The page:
If you suffer a theft in the course of your business or trade, you may be entitled to a tax deduction equal to your loss. The theft can be anything from embezzlement to robbery, as long the action is illegal and you report it as a crime. The lost property can be money, equipment, supplies or even items owned by an employee for use on the job.

Types of Thefts Covered

The Internal Revenue Service defines theft as any crime involving "the taking and removing of money or property with the intent to deprive the owner of it." The definition covers burglary, robbery, embezzlement, extortion and even blackmail. The taking of money through fraud or misrepresentation also counts as theft if the action violates state or local law. Filing a police report helps you document the theft in the event the IRS asks you to substantiate your deduction.

Calculating Loss (or Gain)

The amount of loss you can deduct on your tax return is usually equal to the fair market value of all the stolen property, minus any reimbursement you can claim from insurance coverage. If you claimed depreciation on any of the property in previous years, you can only count your adjusted basis in the property as its value. If your insurance pays you more than your adjusted basis, you have to pay income taxes on the gain unless you use the money to replace the stolen property within two years.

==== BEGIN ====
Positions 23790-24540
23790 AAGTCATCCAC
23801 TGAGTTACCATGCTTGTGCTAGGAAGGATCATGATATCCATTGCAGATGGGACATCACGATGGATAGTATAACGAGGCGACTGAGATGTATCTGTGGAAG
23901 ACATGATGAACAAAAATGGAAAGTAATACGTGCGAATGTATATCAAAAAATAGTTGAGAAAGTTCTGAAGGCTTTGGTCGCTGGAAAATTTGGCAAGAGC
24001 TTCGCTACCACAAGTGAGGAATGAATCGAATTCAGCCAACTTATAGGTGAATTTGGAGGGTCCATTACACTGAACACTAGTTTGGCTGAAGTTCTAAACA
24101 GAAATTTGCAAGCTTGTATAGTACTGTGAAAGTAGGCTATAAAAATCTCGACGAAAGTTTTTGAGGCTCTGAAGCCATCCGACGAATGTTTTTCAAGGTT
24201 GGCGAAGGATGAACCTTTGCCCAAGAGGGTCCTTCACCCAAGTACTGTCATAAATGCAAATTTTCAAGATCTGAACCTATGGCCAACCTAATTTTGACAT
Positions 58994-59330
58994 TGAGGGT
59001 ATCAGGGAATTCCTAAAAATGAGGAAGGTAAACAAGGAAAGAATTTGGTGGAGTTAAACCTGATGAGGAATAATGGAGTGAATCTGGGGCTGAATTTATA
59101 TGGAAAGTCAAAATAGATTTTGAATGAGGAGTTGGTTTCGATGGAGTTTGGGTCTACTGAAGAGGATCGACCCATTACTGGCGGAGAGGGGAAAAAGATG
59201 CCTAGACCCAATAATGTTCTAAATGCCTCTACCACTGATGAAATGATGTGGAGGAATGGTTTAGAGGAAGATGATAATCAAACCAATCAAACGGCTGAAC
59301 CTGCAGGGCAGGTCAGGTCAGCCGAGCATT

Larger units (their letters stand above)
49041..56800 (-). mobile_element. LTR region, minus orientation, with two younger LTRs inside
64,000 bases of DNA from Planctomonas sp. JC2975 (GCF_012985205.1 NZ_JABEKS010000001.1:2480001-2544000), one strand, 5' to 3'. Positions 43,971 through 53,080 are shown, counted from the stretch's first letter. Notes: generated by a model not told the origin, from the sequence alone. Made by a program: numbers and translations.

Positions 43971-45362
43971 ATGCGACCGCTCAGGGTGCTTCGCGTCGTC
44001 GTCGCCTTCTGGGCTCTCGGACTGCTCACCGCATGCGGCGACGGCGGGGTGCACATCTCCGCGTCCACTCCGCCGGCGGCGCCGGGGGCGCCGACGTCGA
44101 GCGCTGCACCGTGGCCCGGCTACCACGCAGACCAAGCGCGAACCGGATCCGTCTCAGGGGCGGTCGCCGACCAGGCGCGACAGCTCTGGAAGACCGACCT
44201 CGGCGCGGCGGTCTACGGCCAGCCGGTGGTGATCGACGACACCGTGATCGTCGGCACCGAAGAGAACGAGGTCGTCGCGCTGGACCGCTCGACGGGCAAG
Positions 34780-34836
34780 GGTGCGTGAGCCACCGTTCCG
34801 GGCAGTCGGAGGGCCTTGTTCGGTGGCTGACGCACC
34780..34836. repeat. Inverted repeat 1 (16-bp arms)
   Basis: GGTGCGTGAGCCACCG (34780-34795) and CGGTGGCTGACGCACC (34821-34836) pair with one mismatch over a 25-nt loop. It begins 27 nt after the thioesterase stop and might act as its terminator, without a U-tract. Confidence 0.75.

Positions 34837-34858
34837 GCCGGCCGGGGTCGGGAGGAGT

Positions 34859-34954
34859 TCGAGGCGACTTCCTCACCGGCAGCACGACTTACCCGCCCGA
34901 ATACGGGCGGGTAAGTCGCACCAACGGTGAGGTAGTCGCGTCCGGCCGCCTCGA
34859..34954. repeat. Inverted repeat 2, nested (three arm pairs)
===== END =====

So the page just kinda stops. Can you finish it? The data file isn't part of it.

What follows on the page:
Forms to Use

You must calculate your total business theft losses using Form 4684, "Casualties and Thefts." If you are a business owner, you must report the total from Form 4684 on Line 14 of your Form 1040 as "Other gains (or losses)." If you are an employee and the stolen property was required for your job, you must report the total on Form 4684 on Line 28 of Schedule A as "Other miscellaneous deductions." You can only deduct the total as an employee if you itemize deductions.

Special Rules for Inventory

If the theft results in a loss of your inventory, such as items you hold for sale, you do not have to use Form 4684. You have the option of deducting the theft by increasing the cost of goods sold when you complete your Schedule C. Simply deduct the value of the stolen items from your closing inventory. This increases your total business expenses, resulting in the same deduction. If you take this route, you cannot take a deduction for those same items on Form 4684.